A 10-point plan for managing cash-flow pressure under Covid-19

6 Apr 2020

Image: © Yuliya/Stock.adobe.com

Mark McEnroe, corporate finance partner at PwC, offers his advice on handling cash pressures during the Covid-19 pandemic.

As the global response to Covid-19 evolves, organisations are experiencing significant operational, financial and liquidity challenges. The top concern right now for many businesses is to manage their cash pressures to ride out the crisis.

Management teams should consider three key areas in a 10-point plan, outlined below, as they seek to stabilise their cash position. They must understand the current financial position, take action to protect the position, and manage internal and external stakeholders.

In doing so, it’s important to identify areas that are risks to the going concern and long-term trading ability of the organisation.

Alongside managing cash challenges, companies must keep directors’ duties front of mind. They need to ensure that they avoid trading risks and seek appropriate advice during this period of uncertainty.

Understanding the current financial position

The ability to respond quickly is essential. In a critical situation such as the Covid-19 pandemic, a business may need to make an assessment of available and trapped cash in a matter of weeks, or even days.

  • On the cash side, assess the potential short and medium-term financial implications of Covid-19. Focus on liquidity and covenants including reviewing your immediate short-term cash-flow forecast and updating your business plans and budgets.
  • Perform sensitivity analysis, modelling worst-case scenarios, inclusive of the impact of foreign exchange on your cash position and test the capability of your existing reporting tools and systems. For example, do they allow real-time reporting across multiple locations?
  • On the funding side, review your finance documentation, identifying if there is flexibility on loans, covenants etc. For example, is there scope to review borrowing capacity and unencumbered assets such as inventory, receivables and intellectual property? Is there scope to access government funding initiatives?
  • Look at contingency plans. Update your financial position and resource planning analysis to assume staff sickness. Assess where and what levels of tactical cost reduction and cash conversion or stock liquidation could be undertaken, if that were required. Develop operational contingency plans to minimise disruption to your business. Include reviews of authorised personnel to manage bank and system processes and controls.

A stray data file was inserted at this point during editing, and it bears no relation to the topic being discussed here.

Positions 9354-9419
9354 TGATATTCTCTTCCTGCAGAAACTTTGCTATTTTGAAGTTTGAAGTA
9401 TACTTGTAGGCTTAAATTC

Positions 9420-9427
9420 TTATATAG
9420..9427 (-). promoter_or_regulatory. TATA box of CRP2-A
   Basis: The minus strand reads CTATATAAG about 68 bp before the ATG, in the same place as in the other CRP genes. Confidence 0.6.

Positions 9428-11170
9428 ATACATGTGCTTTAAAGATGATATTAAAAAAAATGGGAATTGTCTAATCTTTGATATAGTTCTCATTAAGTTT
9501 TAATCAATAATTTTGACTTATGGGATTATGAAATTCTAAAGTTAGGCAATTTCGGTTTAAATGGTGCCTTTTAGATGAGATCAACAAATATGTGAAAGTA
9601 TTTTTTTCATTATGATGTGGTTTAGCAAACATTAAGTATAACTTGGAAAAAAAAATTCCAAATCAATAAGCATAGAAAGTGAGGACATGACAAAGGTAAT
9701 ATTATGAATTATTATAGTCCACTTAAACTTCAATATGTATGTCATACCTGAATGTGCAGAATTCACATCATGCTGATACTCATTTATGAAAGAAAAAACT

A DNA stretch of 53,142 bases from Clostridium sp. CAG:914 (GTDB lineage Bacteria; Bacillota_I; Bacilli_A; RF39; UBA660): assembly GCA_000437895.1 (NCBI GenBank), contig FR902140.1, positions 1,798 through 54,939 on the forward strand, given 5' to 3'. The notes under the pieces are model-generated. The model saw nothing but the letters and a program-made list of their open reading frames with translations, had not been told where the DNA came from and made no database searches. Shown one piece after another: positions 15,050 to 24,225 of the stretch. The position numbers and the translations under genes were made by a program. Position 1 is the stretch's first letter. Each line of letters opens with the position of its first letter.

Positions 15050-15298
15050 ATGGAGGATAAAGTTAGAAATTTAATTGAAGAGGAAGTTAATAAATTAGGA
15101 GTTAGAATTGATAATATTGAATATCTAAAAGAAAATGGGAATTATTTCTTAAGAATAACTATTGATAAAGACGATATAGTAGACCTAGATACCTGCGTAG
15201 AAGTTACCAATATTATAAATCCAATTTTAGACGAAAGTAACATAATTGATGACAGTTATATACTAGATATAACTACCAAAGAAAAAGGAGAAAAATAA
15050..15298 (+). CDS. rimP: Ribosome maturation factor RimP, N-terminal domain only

• Engage with stakeholders. Review key supplier and customer contracts and identify if there is contractual flexibility to amend payment and pricing terms for both sides. Engage with suppliers and customers accordingly to reassess payment schedules and priorities where possible. Consider the position of other key stakeholders (such as shareholders, pension trustees, regulators, credit insurers and credit card companies) including checking insurance policies for business interruption clauses.

Taking action

Once there is clarity on the cash position, company directors and management teams should take immediate action to ensure that they can, at least, maintain it.

  • Optimise your working capital to preserve liquidity. Identify opportunities to access alternative cash sources, if that should be required. Implement cash conservation measures. For example, this might include cancelling non-essential orders, shift rationalisation and four-day working weeks.
  • Seek additional funding support from existing lenders and/or new funding from alternative providers. Are there opportunities to generate cash via equity release? Obtain consent from lenders for short-term financial covenant waivers or relaxation in anticipation of potential covenant breaches.
  • Implement rapid cost reduction plans based on your financial position. Consider setting up a programme management office to help ensure consistency in managing the impact of Covid-19. This will enable rapid responses to deal with operational and financial issues as they arise.

Managing stakeholders

Aside from the key actions above, organisations need to quickly understand who their key stakeholders are, both internally and externally. Management of stakeholders can often be challenging in a stressed scenario, particularly where interests are conflicting and there are significant demands for real-time information.

  • Develop a clear communication plan to ensure consistent messaging across all channels. Consult with internal risk and marketing teams, as appropriate.
  • Identify all key external stakeholders. Engage early and proactively manage them. Understand their current position. Consider how they may act and any associated issues which may arise. Work with the stakeholders to minimise or mitigate their cash flow impact.

By Mark McEnroe

Mark McEnroe is a corporate finance partner at PwC.